The question arises whether equal protection principles permit the Legislature to authorize adult defendants to seek pretrial review of suppression rulings while relegating juveniles to review on appeal.   It is settled that the Fourth Amendment's protections extend to juveniles.  (See In re Scott K. (1979) 24 Cal.3d 395, 401–402, 155 Cal.Rptr. 671, 595 P.2d 105.)   However, it is also clear that “ ‘[n]ot all rules of criminal procedure are applicable to juvenile courts.  [Citations.]  “[W]hen due process and other constitutional demands have been satisfied, reasonable differences in criminal and juvenile evidentiary procedures are constitutionally permissible.”   [Citation.]  Equal protection does not forbid differences in the formalities with which a court goes about determining whether an individual has committed criminal misconduct;  courts must “look to the consequences of the proceeding rather than the formal labels to determine what rights are appropriately applied to juvenile proceedings.”  [Citation.]’ ”  (In re Paul A. (1980) 111 Cal.App.3d 928, 937, 168 Cal.Rptr. 891, quoting from In re Joseph H. (1979) 98 Cal.App.3d 627, 631, 159 Cal.Rptr. 681.)

Here, the consequence of a different procedure is that the juvenile is denied the opportunity to seek an appellate ruling before the evidence is introduced.   This may mean that a juvenile whose jurisdictional ruling is eventually set aside will suffer the burden of a hearing and become a ward of the court under circumstances where with prehearing review neither would occur.   It may also mean rehearing of juvenile court cases where with pretrial review erroneous introduction of evidence could be forestalled.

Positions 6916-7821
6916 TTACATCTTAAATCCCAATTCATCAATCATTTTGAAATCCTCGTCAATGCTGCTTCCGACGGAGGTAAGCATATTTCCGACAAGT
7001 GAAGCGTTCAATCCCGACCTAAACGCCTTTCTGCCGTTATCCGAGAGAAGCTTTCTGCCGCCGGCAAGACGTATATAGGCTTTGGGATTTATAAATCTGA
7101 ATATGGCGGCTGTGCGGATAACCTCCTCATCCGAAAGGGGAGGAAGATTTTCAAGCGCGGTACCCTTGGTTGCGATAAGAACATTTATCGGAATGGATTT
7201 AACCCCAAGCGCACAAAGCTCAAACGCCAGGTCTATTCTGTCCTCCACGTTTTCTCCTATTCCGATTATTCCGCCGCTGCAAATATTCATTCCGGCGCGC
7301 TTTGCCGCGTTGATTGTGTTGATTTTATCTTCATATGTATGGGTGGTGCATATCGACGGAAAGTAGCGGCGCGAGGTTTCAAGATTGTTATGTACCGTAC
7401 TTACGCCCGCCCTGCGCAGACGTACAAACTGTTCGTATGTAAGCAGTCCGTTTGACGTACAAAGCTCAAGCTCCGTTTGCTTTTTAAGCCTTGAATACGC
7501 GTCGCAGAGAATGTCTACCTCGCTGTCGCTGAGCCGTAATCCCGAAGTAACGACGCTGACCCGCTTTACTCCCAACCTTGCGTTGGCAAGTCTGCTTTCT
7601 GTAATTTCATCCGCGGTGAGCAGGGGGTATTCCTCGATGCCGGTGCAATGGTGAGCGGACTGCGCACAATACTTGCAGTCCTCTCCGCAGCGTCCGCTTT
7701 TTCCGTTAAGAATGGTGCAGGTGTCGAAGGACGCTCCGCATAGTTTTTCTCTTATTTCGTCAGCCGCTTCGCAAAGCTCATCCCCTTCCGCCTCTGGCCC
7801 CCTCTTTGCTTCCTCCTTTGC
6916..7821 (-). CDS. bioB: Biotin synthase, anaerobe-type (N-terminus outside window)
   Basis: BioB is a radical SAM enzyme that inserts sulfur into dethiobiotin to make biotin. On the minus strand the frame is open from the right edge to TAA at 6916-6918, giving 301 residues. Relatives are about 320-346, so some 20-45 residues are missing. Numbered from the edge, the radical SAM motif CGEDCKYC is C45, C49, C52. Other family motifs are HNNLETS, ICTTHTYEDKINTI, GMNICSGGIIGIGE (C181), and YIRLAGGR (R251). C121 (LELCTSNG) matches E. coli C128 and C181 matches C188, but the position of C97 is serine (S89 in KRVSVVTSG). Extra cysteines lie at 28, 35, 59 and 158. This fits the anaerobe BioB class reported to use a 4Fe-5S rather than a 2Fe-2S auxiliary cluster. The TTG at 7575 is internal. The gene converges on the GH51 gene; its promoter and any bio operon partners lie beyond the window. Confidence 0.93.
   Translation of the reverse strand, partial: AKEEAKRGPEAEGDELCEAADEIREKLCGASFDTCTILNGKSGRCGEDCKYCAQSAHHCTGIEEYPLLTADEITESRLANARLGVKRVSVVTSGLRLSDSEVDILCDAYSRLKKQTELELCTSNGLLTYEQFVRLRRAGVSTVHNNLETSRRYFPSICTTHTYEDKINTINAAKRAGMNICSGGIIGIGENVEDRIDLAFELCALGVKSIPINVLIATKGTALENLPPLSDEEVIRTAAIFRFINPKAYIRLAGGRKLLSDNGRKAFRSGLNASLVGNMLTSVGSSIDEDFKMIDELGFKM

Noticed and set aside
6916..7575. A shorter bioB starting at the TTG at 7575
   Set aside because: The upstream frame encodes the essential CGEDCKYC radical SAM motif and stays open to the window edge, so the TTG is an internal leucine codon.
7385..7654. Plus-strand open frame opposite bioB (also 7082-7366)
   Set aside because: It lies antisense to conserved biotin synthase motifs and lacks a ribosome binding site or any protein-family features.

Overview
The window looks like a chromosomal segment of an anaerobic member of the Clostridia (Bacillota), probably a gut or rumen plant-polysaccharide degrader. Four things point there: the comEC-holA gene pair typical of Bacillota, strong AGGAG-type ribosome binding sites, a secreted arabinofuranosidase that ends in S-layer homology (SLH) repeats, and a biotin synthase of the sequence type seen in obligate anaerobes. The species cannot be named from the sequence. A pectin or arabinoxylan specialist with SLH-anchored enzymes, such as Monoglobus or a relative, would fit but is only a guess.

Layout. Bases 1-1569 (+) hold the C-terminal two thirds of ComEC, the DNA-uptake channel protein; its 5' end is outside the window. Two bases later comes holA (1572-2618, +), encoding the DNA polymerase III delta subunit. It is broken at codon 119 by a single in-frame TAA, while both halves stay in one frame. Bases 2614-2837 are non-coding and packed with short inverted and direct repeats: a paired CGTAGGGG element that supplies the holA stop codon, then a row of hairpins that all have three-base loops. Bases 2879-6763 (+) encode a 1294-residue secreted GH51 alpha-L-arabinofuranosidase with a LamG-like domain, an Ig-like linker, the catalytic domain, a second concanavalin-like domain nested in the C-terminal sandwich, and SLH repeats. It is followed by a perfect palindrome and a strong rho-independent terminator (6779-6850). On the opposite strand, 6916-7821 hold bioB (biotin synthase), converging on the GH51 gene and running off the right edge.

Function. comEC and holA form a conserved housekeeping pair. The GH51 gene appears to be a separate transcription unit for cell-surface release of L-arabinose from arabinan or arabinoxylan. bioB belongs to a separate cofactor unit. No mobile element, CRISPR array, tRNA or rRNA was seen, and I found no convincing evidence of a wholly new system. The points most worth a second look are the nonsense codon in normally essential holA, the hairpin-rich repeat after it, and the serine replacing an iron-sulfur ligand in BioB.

The deprivation is balanced by the favoritism given the juvenile in the appeal process.   Adult criminal appeals receive priority because they are cases “in which the people of the state are parties.”  (Code Civ. Proc., § 44.)   Juvenile appeals are given even higher priority by a sentence in Welfare and Institutions Code section 800, which provides that “[t]he appeal shall have precedence over all other cases in the court to which the appeal is taken.”  (See also Cal. Rules of Court, rule 39(e).)   Thus, although a juvenile may not obtain pretrial review of the ruling on his suppression motion, his jurisdictional hearing will not be delayed by the writ procedure, and his appeal will be given preference over all adult appeals.   The practical effect is that he may even obtain an appellate court ruling earlier than a similarly situated adult defendant seeking review by writ.   In light of the fact that pretrial writ review is discretionary, and most adult defendants must await their appeals to obtain definitive rulings on their suppression issues, the juvenile's appeal preference more than compensates for the absence of pretrial review.   Only a rare adult defendant would obtain an earlier appellate court ruling than a similarly situated juvenile.

Having concluded that pretrial review is not available, we will not review the merits of the juvenile court suppression rulings.   The alternative writs are discharged, and both petitions for peremptory writs are denied.


1.   We use the term “trial” only for editorial convenience.   We are fully aware of the distinctions between a criminal trial and a juvenile court jurisdictional hearing.

2.   Note the distinction that a magistrate's suppression ruling, if challenged in a proceeding to dismiss pursuant to Penal Code section 995, could be challenged by a writ of prohibition brought under the authority of Penal Code section 999a.  (See Badillo v. Superior Court (1956) 46 Cal.2d 269, 272–273, 294 P.2d 23.)   Furthermore, mandate could be obtained to require the return of illegally seized property.   (Ballard v. Superior Court, supra, 64 Cal.2d 159, 165, 49 Cal.Rptr. 302, 410 P.2d 838.)

3.   Note that pre-David G. case law had assumed the propriety of Penal Code section 1538.5 proceedings in juvenile court cases.  (See, e.g., In re Richard C. (1979) 89 Cal.App.3d 477, 152 Cal.Rptr. 787;  In re Donald L. (1978) 81 Cal.App.3d 770, 146 Cal.Rptr. 720.)

BARRY–DEAL, Associate Justice.

WHITE, P.J., and FEINBERG, J., concur.